This question has been a major focus of the Marine-Freshwater Biomedical Sciences Center at OSU since 1965, when construction began on the world’s only trout hatchery devoted to cancer research. Here, rainbow trout continue to help scientists untangle the connections between diet and cancer.
George Bailey is a distinguished professor of environmental and molecular toxicology at OSU, and until recently, the center’s director. Much of his work at OSU has focused on foods we eat that may prevent cancer.
However, cause and effect can be quite tangled when studying living systems. Even with the quick response of rainbow trout as a model, Bailey has sometimes found more complications than clarity in his search for cancer prevention. Bailey has investigated compounds that showed promise in blocking the formation of new cancer, only to find that many of those same compounds could potentially stimulate tumor growth in already established cancers. Each breakthrough seemed to be a double-edged sword.
"There are lots of dead ends on the road to discovery," says Bailey. "You can’t predict where your research will lead you. The way this story has evolved is the way much of science progresses…through serendipity."
Serendipity, in this case, was green.
The idea came from Bailey’s colleague, Rod Dashwood, then a postdoctoral associate studying in Dr. Bailey’s lab. In a chance conversation at a scientific meeting, Dashwood got the idea to try a derivative of one of the most common substances on this green earth…chlorophyll.
Made from natural chlorophyll found in all green plants, the derivative chlorophyllin is widely available as a dietary supplement and an inexpensive food coloring. The researchers theorized that chlorophyllin could interact with aflatoxin, and block its uptake in tissue.
"Atomically, chlorophyll looks like a big, flat electron cloud that can stick tightly to carcinogens with the same general features," explained Bailey. "As it turned out, chlorophyllin made an open-faced sandwich out of aflatoxin. It formed a new complex that was very stable in the stomach acid and could pass easily out of the trout without being digested or absorbed."
Studies with the center’s rainbow trout showed that when chlorophyllin was ingested at the same time as the aflatoxin, uptake of the toxin was reduced by half or more.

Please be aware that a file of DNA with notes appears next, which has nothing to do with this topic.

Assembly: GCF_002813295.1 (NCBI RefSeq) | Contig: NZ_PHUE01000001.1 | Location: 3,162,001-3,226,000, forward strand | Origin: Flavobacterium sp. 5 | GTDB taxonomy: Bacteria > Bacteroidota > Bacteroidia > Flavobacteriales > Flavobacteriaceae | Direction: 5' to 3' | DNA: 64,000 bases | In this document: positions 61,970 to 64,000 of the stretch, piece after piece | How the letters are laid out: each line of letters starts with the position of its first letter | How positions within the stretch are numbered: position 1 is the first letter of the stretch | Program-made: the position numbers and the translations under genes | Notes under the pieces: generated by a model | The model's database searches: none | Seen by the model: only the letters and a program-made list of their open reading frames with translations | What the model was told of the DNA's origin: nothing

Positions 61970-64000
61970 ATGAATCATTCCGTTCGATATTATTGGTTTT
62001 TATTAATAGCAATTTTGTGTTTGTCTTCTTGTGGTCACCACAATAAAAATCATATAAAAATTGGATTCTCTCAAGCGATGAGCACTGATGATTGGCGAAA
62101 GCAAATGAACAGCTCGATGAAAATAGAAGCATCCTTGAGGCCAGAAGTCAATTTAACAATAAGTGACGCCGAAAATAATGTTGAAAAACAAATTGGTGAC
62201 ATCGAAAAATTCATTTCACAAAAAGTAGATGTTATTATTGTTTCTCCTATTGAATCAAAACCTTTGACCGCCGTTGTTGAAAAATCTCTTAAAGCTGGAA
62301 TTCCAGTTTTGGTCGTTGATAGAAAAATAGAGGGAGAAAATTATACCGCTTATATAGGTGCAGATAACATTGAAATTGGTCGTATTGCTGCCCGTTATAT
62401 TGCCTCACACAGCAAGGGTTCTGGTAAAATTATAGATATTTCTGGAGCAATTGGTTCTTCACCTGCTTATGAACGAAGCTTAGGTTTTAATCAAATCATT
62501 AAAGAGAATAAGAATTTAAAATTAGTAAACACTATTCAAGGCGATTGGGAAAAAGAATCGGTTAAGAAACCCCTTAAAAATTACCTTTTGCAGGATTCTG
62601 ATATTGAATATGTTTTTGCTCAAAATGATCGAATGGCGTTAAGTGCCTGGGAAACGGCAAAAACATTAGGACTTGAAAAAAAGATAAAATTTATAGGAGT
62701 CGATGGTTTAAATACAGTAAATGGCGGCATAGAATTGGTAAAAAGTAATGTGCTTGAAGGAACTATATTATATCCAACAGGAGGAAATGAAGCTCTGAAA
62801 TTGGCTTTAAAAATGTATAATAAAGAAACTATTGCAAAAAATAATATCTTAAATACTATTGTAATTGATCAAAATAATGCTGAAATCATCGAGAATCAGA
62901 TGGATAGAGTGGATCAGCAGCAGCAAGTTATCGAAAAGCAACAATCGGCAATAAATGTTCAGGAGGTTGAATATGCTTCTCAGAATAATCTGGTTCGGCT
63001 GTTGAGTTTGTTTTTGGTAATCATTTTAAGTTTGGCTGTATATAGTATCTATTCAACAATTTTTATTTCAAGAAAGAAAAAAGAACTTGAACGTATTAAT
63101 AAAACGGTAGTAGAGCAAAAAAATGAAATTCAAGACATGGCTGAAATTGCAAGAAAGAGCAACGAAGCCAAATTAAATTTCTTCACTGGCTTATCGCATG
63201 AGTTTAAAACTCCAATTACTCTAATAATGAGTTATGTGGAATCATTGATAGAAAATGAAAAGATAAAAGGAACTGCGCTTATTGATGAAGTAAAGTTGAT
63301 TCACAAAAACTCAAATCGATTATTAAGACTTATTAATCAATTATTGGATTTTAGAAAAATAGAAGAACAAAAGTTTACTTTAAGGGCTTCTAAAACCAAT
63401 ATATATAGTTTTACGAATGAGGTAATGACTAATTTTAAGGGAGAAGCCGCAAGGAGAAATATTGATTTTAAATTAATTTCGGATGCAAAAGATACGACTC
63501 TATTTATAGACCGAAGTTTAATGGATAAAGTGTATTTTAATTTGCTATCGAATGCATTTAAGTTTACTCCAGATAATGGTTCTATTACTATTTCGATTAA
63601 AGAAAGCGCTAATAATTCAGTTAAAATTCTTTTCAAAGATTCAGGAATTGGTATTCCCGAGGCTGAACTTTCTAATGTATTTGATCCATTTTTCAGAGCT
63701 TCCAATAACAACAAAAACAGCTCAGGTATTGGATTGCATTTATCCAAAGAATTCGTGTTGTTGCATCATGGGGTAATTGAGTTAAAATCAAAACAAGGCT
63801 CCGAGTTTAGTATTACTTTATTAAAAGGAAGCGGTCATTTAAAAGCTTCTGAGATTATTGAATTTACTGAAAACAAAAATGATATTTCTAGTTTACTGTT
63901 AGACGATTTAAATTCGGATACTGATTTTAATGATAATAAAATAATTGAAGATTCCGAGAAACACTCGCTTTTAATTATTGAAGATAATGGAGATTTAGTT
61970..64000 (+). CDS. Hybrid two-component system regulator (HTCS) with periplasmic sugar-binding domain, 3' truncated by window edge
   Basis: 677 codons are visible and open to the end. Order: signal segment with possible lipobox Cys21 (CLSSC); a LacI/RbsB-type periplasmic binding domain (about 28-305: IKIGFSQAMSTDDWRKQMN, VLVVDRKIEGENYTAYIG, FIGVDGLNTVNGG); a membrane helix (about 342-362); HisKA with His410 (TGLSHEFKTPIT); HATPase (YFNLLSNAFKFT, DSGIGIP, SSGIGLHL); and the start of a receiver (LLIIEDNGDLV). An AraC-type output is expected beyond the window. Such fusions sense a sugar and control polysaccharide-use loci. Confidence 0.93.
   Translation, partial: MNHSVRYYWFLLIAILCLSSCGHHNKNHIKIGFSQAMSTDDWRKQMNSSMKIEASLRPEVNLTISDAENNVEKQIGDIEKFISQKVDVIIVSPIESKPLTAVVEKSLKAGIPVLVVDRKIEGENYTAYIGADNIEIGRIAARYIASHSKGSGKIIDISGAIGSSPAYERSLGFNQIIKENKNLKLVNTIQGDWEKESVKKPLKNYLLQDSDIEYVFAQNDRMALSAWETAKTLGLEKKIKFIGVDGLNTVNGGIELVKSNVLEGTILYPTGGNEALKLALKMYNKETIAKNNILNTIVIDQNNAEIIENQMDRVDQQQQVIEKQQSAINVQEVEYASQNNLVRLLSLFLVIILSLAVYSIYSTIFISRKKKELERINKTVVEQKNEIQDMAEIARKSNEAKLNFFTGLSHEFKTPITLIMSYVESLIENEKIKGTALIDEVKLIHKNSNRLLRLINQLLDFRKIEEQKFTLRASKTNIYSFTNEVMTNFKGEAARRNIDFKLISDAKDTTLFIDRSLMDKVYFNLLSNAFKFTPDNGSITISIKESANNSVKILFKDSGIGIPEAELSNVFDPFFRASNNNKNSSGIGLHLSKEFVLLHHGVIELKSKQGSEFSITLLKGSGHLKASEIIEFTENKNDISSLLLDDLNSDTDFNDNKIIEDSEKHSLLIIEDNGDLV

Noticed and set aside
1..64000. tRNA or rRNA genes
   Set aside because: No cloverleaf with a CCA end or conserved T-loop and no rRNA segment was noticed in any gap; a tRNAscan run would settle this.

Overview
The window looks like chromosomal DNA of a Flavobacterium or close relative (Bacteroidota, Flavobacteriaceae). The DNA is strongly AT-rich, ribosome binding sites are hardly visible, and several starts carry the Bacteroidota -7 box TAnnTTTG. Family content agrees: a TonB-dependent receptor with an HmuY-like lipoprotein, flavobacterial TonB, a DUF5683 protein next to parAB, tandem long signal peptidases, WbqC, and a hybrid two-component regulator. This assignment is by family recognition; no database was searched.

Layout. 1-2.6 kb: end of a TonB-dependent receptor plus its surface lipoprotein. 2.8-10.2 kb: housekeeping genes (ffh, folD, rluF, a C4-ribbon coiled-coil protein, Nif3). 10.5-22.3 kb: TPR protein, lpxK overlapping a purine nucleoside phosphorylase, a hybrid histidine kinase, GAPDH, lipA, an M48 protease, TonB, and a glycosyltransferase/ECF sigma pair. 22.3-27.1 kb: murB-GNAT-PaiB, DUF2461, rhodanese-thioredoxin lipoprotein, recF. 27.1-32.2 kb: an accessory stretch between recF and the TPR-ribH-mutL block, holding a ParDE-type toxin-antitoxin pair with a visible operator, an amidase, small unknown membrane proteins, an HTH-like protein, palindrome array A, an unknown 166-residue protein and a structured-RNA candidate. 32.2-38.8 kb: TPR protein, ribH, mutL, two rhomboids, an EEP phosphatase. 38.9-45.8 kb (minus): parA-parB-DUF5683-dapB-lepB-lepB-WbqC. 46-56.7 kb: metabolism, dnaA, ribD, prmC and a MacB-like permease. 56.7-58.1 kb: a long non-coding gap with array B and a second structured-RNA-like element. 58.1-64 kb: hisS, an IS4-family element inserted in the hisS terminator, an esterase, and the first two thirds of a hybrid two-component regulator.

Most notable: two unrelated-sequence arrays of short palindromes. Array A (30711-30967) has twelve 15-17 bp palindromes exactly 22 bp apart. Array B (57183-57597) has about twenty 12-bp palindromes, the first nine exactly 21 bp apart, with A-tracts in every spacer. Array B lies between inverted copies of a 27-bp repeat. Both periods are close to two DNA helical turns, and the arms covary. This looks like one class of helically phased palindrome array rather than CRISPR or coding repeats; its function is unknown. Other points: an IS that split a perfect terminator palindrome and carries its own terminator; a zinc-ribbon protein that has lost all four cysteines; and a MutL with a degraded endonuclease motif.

Bailey and his colleagues shared these findings with scientists at Johns Hopkins University, who tested chlorophyllin on laboratory rats, and came up with the same positive results as with trout.
It was time to test chlorophyllin on people.
Lowland China, where warm, humid conditions often promote growth of the mold on stored foods. Photo: Grant Heilman Photography
In the hot, humid lowlands of eastern China near the town of Qidong, peasant farmers tend fields of corn and peanuts along the Yangtze River delta. Qidong has been of interest to epidemiologists for decades. One in 10 adults here die from liver cancer, one-tenth of the population are chronic carriers of hepatitis and 95 percent have been exposed to aflatoxin.
In the mid-1990s, the Johns Hopkins team was in Qidong, studying the connection between hepatitis and aflatoxin. Qidong would be the perfect place to test chlorophyllin’s ability to stop aflatoxin from triggering cancer.
"The Chinese physicians were very interested in the study, and the volunteers, mostly peasant farmers, were dedicated and highly motivated participants," said Thomas Kensler, one of the principle investigators from Johns Hopkins. "We recruited 180 volunteers and all but one stayed with the trial to the end."
Researchers from Johns Hopkins University went to the Yangtze River delta far southeast of this span of the Great Wall to test whether chlorophyllin can block a toxin that promotes liver cancer. The disease kills one in 10 adults in the area. Photo: Andy Duncan